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'My manager was Brian Cody so there were never any issues of player discontent'

Henry Shefflin says the current Galway management crisis caught him by surprise.

Shefflin was speaking at Croke Park on Monday as part of the Centra Live Well hurling event.
Shefflin was speaking at Croke Park on Monday as part of the Centra Live Well hurling event.
Image: Cathal Noonan/INPHO

AS A RESOLUTION in the stand-off between Galway players and management shows no sign of arriving, Henry Shefflin admits the ongoing saga caught him by surprise.

Galway hurling was thrown into chaos at the start of the month after the senior squad backed a vote of no confidence in manager Anthony Cunningham – just weeks after he led the team to a second All-Ireland final in four years.

The players decided unanimously that a new manager was needed following their defeat to Kilkenny at Croke Park and Cunningham was then informed of their position.

After Galway chiefs reappointed Cunningham as senior manager two days later, both parties have since been locked in meetings in an attempt to find a middle ground and resolve the issue.

Shefflin acknowledges the situation is unusual but believes the players must be happy with whatever decision is reached in order to move forward in the right direction.

“As an outsider looking in, they had a very good year,” the former Kilkenny forward said. “They brought on new players, there was a lot of depth in their squad and everything seemed to be going very well for them.

“At half-time in the All-Ireland final, to say we would be talking about this now is crazy. The players didn’t perform in that second-half but I don’t think it’s that. There was stuff going on in the background that they weren’t happy about.

“I’m surprised to see it, to be honest.”

Former Galway manager John McIntyre claims there was unrest in the dressing room for some time and it all came to a head when the Tribesmen lost heavily to Waterford in the Allianz League quarter-final last March.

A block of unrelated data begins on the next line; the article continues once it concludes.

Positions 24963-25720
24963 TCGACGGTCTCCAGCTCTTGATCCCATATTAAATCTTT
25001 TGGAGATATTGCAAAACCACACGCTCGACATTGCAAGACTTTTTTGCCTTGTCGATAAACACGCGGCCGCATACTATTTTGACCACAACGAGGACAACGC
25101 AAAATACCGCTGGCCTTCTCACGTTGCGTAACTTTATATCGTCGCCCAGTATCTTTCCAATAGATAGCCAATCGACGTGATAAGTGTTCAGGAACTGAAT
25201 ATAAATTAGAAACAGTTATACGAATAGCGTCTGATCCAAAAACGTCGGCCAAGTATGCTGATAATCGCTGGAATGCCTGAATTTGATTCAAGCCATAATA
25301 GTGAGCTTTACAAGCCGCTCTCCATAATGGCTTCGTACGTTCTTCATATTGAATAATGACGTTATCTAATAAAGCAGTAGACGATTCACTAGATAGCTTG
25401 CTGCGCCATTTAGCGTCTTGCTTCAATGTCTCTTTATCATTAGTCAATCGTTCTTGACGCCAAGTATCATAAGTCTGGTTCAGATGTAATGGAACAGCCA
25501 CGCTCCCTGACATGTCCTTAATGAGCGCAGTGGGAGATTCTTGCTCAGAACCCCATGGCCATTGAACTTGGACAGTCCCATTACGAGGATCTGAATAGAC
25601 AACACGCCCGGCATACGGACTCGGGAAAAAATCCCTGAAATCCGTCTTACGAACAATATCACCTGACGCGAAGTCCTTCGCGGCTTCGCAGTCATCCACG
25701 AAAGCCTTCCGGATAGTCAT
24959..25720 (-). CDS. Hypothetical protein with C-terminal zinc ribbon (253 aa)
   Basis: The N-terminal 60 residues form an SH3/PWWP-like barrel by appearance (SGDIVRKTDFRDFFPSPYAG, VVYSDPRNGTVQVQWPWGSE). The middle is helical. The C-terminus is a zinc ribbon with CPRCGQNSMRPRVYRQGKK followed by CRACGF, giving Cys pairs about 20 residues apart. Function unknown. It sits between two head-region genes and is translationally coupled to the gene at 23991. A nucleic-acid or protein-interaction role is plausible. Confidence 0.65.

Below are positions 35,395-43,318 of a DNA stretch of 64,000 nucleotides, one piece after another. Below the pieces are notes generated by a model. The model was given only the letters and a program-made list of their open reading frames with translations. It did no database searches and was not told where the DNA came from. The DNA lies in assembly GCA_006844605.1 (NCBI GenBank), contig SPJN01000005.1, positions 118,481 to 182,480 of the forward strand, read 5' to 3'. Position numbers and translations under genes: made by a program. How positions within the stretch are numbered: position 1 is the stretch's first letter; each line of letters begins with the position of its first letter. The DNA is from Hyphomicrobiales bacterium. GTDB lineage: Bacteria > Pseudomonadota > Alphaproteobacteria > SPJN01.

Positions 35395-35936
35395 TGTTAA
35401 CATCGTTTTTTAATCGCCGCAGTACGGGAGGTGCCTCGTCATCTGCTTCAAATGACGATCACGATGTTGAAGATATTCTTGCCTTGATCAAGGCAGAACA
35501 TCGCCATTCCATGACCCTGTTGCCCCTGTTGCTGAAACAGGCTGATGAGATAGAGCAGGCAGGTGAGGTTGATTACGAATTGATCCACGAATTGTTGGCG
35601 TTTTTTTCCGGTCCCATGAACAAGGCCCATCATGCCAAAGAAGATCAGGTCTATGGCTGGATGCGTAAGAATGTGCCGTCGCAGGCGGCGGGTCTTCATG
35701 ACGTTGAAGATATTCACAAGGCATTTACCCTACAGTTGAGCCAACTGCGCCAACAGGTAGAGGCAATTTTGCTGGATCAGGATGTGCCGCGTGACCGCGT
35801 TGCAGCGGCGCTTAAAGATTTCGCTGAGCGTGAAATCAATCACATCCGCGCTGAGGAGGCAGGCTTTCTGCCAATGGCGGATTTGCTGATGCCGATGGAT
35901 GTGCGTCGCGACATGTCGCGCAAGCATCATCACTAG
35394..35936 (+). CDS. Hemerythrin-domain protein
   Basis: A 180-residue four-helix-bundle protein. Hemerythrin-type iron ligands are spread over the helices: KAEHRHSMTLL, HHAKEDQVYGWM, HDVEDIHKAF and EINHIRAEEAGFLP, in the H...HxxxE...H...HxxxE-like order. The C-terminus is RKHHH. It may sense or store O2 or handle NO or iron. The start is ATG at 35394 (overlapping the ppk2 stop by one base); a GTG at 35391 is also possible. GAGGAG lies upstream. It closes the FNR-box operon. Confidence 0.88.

As the Tribsemen’s championship campaign progressed encouragingly, the players’ grievances alleviated but last month’s reversal at Croke Park was the catalyst for the revolt.

Anthony Cunningham Anthony Cunningham's Galway future remains uncertain. Source: Morgan Treacy/INPHO

“I’ve spoken to various different players over the years about stuff they weren’t happy with,” Shefflin continues. “I’d ask them what was the issue and it could have been small things that may seem trivial but could actually be the difference.”

Having experienced sustained success throughout his inter-county career under the management of Brian Cody, Shefflin concedes he’s never experienced player discontent.

“Being from Kilkenny with a manager like Brian Cody, I haven’t experienced any issues like that. We are from a county where Brian, the greatest manager of all time, has been there and we haven’t had any experiences where we’d like to have say because we’ve been so happy with the decisions.

“But some places, the senior players might have an input – it’s about finding that balance and it’s a hard one to call. The county board play a massive, massive part and of course the players have to be happy.

“My manager was called Brian Cody, so there were never any issues like that.”

Over 650 children travelled to Croke Park today for a very special day out as part of Centra’s Live Well initiative. Young hurlers from 16 different clubs had the once in a lifetime chance to experience the ultimate behind the scenes day out with many of their hurling idols including Henry Shefflin, Seamus Hickey, and Pat Donnellan. Through their partnership with the GAA Hurling All-Ireland Senior Championship Centra has been encouraging children all over Ireland to live healthier lives encouraging them to be active and educating them on nutrition. For more information see www.centra.ie  

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Ryan Bailey

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